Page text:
Career Insider

5 strategies to grow critical thinking skills

Through continuous learning and reasoned but rapid analysis, professionals can become better critical thinkers.
By Sandra Wiley

Critical thinking skills are often mentioned as a key trait employers seek in potential hires. But what exactly is critical thinking? Conversations with other professionals show that not everyone is certain about the definition.

Critical thinking can be described as disciplined thinking that is clear, rational, open-minded, and informed by evidence. While that seems to describe the ability of many accounting professionals, some leaders in organizations today have a strong feeling that this ability is fading. Here are strategies that will help you and your team grow critical thinking skills:

Strategy 1: Be a continuous learner. Learners have a natural sense of curiosity about the world and their profession. They read and talk to people. Basically, they educate themselves without being told to. This can come from reading, talking to subject matter experts, listening to lectures online, or attending conferences. The more workers know, the more evidence they have to consider when making a decision.

Strategy 2: Make the right decision for the majority. Critical thinkers put their egos aside and think about what is best for the overall organization, even if that is not the best solution for the individual. Their goal is seeking to understand and then making a clear and rational decision that is best for the majority.

Strategy 3: Listen and consider unconventional opinions. Critical thinkers have a tendency to seek out new solutions to old problems. They don’t like the phrase “that is the way we have always done it.” They also see that collaboration with their team, their profession, and sometimes their competitors will bring about the best solutions, and they are OK with that. 

Strategy 4: Avoid analysis paralysis. Critical thinkers will avoid the trap of too much information and getting stuck in the decision-making process by looking at the big picture and the details. They recognize they will never have 100% of the information they might be able to gather, but they also know they can move forward and adjust a decision later if necessary.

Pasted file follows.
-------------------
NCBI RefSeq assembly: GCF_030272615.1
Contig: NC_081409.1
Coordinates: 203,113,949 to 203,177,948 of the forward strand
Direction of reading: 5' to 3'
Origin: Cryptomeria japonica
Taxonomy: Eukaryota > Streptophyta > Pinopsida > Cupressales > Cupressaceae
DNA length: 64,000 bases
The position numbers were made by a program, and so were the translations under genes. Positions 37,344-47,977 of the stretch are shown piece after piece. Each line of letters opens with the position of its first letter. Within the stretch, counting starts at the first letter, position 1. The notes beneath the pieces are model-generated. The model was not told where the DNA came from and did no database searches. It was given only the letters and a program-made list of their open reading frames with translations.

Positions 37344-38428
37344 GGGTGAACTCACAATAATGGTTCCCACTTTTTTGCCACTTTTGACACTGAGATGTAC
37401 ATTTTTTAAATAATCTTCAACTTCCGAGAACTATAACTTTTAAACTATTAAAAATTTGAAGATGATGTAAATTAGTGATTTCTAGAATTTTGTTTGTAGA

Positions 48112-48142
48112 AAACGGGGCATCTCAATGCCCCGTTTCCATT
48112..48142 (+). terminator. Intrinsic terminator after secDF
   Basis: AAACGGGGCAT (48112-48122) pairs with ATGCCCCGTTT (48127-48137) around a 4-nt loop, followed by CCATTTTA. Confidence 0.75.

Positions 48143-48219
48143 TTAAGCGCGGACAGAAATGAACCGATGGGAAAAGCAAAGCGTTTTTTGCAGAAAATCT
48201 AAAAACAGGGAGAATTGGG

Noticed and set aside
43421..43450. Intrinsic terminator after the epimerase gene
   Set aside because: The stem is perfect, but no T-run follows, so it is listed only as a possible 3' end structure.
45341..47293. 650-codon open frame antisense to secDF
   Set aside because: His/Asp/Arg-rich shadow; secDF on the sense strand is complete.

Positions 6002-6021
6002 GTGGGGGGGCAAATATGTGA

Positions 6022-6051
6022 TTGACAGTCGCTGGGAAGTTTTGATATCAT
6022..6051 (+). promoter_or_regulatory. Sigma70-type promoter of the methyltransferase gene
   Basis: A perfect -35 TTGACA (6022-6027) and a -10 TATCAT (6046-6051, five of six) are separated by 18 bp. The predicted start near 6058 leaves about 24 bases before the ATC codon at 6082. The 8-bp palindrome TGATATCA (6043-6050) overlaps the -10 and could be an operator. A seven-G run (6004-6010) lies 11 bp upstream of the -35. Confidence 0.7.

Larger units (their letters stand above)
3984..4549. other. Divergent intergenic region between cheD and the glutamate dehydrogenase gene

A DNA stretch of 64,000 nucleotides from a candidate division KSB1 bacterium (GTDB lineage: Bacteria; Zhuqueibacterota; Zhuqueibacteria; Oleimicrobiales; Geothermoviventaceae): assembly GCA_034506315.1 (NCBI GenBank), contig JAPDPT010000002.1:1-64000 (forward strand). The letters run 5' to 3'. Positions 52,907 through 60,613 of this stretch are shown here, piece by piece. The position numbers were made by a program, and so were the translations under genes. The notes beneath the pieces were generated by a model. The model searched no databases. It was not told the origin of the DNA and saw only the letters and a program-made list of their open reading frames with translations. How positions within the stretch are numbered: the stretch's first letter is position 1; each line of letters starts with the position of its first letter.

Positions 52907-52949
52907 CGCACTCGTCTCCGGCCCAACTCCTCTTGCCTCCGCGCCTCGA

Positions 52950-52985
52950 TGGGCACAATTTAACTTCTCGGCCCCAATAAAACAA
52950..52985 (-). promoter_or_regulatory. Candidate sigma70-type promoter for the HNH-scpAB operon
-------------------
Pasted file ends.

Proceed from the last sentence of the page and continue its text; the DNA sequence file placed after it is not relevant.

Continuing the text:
Strategy 5: Analyze yourself. Critical thinkers develop a skill for explaining to others why they came to a specific conclusion. Others can follow their reasoning and can understand their thinking. They are willing to change their views when they are provided with more information that allows greater understanding.

While the skills associated with these strategies come naturally to some, the skills can also be developed. This development won’t happen quickly, but practicing the strategies can improve critical thinking and everyday decision-making.

Sandra Wiley

Sandra Wiley is the COO of Boomer Consulting in Manhattan, Kan., and is a speaker on topics such as team building, talent development, and performance improvement.


How to make the most of a negotiation

Negotiators are made, not born. In this sponsored report, we cover strategies and tactics to help you head into 2017 ready to take on business deals, salary discussions and more.


Will the Affordable Care Act be repealed?

The results of the 2016 presidential election are likely to have a big impact on federal tax policy in the coming years. Eddie Adkins, CPA, a partner in the Washington National Tax Office at Grant Thornton, discusses what parts of the ACA might survive the repeal of most of the law.


News quiz: Scam email plagues tax professionals—again

Even as the IRS reported on success in reducing tax return identity theft in the 2016 season, the Service also warned tax professionals about yet another email phishing scam. See how much you know about recent news with this short quiz.